Companies are perpetually faced with four choices of what they can do with the cash they generate from doing business: (1) nothing/let it build up on the balance sheet, (2) maintain or invest back in the business through capital spending/M&A/etc., (3) pay dividends to shareholders, and/or (4) buy back equity from current shareholders (aka share repurchases). There is a common misconception that companies have been using their pent-up balance sheet cash for only massive share buybacks and/or dividends, and not capital spending (defined as expenditures made by companies to maintain or increase the operating scope of their business), but the truth is quite different according to a study by Tobias Levkovich, the Equity Strategist at Citigroup Research:

In early January we discussed the importance of capital spending on the economy finally achieving “escape velocity” (i.e., moving from 2.5% GDP growth to something better). As an effective leading indicator of capital spending, the ISM Manufacturing New Orders Index is a good proxy. The forward looking data suggests some of the momentum coming out of 2013 has slowed down (due to either brutal winter weather or something more sinister), but we are still moving in the right direction:

In the last couple of weeks, a number of very intelligent and highly respected Wall Street strategists and thinkers have commented positively on the outlook for increased capital spending in 2014:

• Mohamed El-Erian, the outgoing CEO & CIO at PIMCO, believes “if advanced economies are to prosper, it is necessary (though not sufficient) that the corporate sector’s willingness to invest must match its considerable wallet” and provides six corporate “constraints” that have prohibited capital spending in the past but are now slowly improving:
     - The eternal concern about the future demand for a company’s products (a bit of a chicken and egg situation here)
     - Outlook in China, the second-largest economy in the world and an influential driver of global demand, is under review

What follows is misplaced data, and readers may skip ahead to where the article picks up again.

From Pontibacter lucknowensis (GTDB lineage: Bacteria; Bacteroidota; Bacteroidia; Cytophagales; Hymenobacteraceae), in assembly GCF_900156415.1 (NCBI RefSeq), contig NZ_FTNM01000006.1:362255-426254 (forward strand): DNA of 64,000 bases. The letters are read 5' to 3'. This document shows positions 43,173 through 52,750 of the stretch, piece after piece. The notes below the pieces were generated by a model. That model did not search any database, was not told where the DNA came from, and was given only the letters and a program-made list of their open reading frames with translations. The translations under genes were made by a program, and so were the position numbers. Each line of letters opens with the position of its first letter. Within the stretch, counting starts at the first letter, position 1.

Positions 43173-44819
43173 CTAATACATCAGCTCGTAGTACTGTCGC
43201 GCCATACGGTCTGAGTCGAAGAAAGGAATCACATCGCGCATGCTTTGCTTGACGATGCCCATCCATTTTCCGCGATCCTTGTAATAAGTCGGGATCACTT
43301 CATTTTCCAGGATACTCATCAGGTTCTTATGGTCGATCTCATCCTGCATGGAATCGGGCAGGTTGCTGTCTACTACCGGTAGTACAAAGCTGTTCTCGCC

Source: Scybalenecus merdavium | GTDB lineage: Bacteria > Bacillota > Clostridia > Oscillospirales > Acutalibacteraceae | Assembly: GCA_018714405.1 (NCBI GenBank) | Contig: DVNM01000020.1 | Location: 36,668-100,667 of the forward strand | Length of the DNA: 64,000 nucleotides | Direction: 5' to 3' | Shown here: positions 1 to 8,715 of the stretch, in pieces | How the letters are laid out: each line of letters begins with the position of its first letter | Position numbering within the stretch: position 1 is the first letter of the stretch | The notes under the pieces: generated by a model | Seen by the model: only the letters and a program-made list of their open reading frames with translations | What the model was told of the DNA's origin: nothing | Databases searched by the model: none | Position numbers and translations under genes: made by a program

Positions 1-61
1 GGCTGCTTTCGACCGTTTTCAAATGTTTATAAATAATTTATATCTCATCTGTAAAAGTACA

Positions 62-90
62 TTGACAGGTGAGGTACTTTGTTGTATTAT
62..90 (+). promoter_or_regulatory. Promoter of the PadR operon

- Though innovation is a key competitive advantage, there is now a “winner take all” outcome which requires a higher investment hurdle rate for success
     - Uneasiness about the political operating environment both in the U.S. and in several major areas around the world
     - Downside financial risk protection tools (e.g., currency hedges) are not as comprehensive for an increasingly global world
     - Anxiety about a post-Fed/loose monetary policy-induced world without artificially repressed interest rates/bloated central bank balance sheets.

• Savita Subramanian, Equity Strategist at Bank of America Merrill Lynch, believes capital spending is poised to improve as shareholders pressure companies to devote even more cash to investment; she believes that would be a great investment now because of:
     - Accelerating global growth
     - Tight capacity utilization
     - Age of capital equipment currently in operation (has never been older!)
     - Maintenance capital spending is well below average
     - Lending standards have eased

• David Rosenberg, the Chief Economist at Gluskin Sheff, also believes a capital spending boom is coming due to the fact that the aggregate capacity utilization (shown below) for the U.S. manufacturing base is 76%, which is a key level, based on economic history, where moderate capital spending growth cycles start.

• Finally, Levkovich, cited above, has surveyed 725 nonfinancial publicly traded companies and sees that capital spending intentions have increased in the past couple of months despite claims of a slowdown amidst weather distortions and regulatory concerns:
     - Capital spending growth is now pegged at 5.0% y/y in 2014 up from a 1.5% y/y expectation in a Q4 2013 survey and higher than the 4.8% gain in 2013.
     - If you remove the energy sector, which is roughly 35% of the total capital spending, the picture is even better: 6.6% y/y in 2014 vs. 2.4% in 2013. 

It is reassuring to see we are in good (and smarter!) company— we continue to believe the forward looking indicators of increase capital spending will be accurate. 

 

Sources: Citigroup Research | Federal Reserve Bank of St. Louis | PIMCO | Gluskin Sheff | Bloomberg | Bank of America Merrill Lynch